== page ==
Protection demanded for nurses ‘ostracised and abused’ during pandemic worldwide

Fear and ignorance blamed for violence against nurses caring for patients with COVID-19

Picture shows a woman holding a hand in front of her face protectively.
Picture: iStock

Increasing violence against nurses who are being targeted due to their care of patients with COVID-19 has led for calls on governments worldwide to intervene.

The International Council of Nurses (ICN) said it has received ‘highly concerning reports’ from national nurses’ associations in recent weeks about nurses who have been ‘ostracised, abused and physically attacked’. 

One nurse from Mexico told the ICN she and her colleagues had been ostracised by members of their community, either because people believed COVID-19 was a hoax or because they feared that nurses were spreading the infection.

Her colleagues had been sprayed with bleach or had hot coffee thrown at them on their way to and from work.

‘Nurses at risk when their communities need them more than ever’

The ICN also highlighted the case of a nurse in the Philippines who was reportedly attacked by men who poured bleach on his face, and healthcare workers in India being beaten, stoned, spat on, threatened and evicted from their homes.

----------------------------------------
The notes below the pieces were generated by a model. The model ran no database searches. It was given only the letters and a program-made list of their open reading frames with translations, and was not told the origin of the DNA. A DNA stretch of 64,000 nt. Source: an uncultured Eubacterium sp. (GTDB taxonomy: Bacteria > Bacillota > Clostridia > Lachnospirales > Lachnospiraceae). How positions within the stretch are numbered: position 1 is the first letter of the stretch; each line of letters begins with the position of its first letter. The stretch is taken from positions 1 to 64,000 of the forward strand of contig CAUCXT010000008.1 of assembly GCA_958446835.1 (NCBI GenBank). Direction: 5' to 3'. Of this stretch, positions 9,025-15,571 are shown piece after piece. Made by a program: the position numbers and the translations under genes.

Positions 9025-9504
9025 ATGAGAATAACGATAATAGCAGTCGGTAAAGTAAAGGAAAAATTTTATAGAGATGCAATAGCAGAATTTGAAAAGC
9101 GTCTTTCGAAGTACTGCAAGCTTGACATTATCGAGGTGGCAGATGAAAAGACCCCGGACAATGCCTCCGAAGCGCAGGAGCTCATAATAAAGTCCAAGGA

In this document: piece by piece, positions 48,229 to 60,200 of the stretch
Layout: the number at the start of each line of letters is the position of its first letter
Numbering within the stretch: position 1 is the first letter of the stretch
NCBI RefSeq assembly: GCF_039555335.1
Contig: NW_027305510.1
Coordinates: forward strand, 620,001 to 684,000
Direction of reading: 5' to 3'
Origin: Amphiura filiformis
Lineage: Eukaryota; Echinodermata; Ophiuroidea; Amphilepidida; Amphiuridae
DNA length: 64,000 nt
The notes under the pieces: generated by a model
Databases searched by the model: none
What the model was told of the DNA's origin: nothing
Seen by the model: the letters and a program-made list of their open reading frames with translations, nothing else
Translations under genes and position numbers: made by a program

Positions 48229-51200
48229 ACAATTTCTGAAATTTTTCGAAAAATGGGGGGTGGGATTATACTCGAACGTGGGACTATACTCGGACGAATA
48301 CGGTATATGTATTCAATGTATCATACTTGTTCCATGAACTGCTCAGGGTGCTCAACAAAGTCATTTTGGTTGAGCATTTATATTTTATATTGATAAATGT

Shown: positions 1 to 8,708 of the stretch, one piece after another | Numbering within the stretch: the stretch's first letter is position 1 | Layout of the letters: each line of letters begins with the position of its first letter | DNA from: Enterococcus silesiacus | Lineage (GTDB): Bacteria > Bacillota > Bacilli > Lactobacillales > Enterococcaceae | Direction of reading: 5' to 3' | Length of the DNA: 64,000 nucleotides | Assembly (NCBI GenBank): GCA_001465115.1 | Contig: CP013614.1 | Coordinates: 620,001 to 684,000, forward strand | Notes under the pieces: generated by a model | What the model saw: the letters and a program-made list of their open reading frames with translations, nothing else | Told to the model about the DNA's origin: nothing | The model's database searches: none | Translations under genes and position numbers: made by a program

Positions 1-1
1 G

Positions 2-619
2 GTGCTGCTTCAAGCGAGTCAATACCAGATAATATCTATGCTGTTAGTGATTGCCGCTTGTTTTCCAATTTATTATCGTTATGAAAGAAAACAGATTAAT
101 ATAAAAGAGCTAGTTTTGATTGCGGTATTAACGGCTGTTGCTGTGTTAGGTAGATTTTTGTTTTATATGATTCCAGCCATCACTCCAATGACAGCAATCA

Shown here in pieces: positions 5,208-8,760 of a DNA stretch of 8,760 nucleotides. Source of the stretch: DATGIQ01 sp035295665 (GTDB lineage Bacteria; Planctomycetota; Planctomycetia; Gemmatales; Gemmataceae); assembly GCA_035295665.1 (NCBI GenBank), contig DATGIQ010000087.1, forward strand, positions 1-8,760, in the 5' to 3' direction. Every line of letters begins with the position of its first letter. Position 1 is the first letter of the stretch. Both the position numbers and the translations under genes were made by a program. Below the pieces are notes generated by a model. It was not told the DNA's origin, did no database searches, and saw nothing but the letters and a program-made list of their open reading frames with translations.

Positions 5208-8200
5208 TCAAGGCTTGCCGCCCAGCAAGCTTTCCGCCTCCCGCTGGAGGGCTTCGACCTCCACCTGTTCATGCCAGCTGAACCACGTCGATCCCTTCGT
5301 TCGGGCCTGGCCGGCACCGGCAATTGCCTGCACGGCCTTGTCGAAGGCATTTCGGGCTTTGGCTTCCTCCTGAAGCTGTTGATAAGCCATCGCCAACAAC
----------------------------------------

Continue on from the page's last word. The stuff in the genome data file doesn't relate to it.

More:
ICN chief executive Howard Catton said: ‘Whatever the reasons for such aggression and violence – and I suspect that much of it is the result of misinformation and ignorance – nurses are being put at increased risk at a time when their communities need them more than ever.’

Mr Catton and colleagues from Physicians for Human Rights and the World Medical Association have called for government action in an article in the Lancet.

‘Prevent and condemn attacks, take security steps’

They made these recommendations to governments:

  • Collect data on attacks. 
  • Prevent and condemn attacks through partnership working.
  • Counter misinformation, such as conspiracy theories. 
  • Take strong, yet responsible, enforcement action.
  • Invest in health security measures. 

England’s chief nursing officer Ruth May called in March for the public to respect NHS staff following reports of abuse and violence towards them at the start of the COVID-19 pandemic.

A woman claiming to have COVID-19 who spat in the faces of a nurse and two police officers in East Sussex was warned in a court appearance on 13 May that she could face more than a year in prison. She is due to be sentenced on 10 June.

Mr Catton said: ‘We are calling on governments to take a zero tolerance approach and to immediately take action to stop these attacks.’

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